Intel formally announced its latest mobile processor on Monday, rounding out its entire processor family with the company's most advanced architecture to date.

The new Core 2 Duo processor, previously known as the Merom, promises to increase performance of mobile computers while boasting the same power-efficiency of previous generation chips.

For laptops, Intel mobility senior vice president David Perlmutter said, the new processor has doubled the performance, giving consumers and businesses an immersive mobile experience while keeping power consumption and battery life unchanged.

The new chip follows the trend of other high-performance processors, offering multiple cores, enabling tasks to be executed simultaneously. This philosophy leads to cooler running chips, and more responsive computers, according to experts.

Intel's announcement follows a line of other high-profile product releases as the company upgrades its products to next-generation architecture.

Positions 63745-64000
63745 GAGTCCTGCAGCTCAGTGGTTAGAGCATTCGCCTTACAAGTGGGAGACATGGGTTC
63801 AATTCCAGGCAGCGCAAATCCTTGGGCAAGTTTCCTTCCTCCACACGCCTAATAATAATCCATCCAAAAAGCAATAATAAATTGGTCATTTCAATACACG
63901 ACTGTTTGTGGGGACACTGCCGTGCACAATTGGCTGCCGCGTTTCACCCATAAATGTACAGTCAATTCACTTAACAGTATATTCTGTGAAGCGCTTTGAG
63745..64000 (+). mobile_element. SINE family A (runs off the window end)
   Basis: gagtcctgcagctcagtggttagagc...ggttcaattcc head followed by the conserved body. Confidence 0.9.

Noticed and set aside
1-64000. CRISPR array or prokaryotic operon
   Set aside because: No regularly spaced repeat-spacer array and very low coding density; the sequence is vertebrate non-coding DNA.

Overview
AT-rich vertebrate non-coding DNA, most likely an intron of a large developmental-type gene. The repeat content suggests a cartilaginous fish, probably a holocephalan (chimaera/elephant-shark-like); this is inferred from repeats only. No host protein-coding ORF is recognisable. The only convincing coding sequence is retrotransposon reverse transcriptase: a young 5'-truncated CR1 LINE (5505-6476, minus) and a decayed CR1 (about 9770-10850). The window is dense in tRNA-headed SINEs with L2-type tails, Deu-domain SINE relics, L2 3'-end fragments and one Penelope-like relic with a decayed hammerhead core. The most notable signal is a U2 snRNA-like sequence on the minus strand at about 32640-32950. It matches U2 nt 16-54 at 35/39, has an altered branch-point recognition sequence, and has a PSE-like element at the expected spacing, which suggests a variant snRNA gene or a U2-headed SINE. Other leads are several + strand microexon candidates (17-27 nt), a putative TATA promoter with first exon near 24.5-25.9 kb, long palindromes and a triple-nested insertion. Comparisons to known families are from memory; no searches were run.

In June, the world's-largest semi-conductor firm unveiled it’s flagship chip dubbed Woodcrest, using new technology and ground-up design. Hailing it as a technical marvel ushering in a new era of computing, the firm released the desktop equivalent, Conroe, only one month later.

Not since Intel introduced the Pentium processor has the industry seen the heart of the computer reinvented like this, said Paul Otellini, president and CEO of Intel when the desktop processor was released at the end of July.

In previous generations, Intel has strived to get its chips to do less work, extremely quickly, however its new chips run at slower speeds, but work faster. This change is giving them the edge.

Intel clearly appears to be in a strong, if not leadership, position, Eric Gomberg of Thomas Weisel Equity Research said.

The firms largest competitor, Advanced Micro Devices, has not stood still, releasing products of its own this summer, however Intel's new Core 2 Duo will strengthen its grip on the mobile market.

Intel already has a commanding 87 percent of the mobile market share, increasing from 86.3 percent from the first quarter of this year, according to Mercury Research. On top of this, AMD is struggling to offer competitive mobile chips.

Merril Lynch's Joe Osha believes Intel's new Core based processors should help the company gain even more share in the future.

With the introduction of new generation of microprocessors...we expect Intel to regain market share in the second half of this year, he said.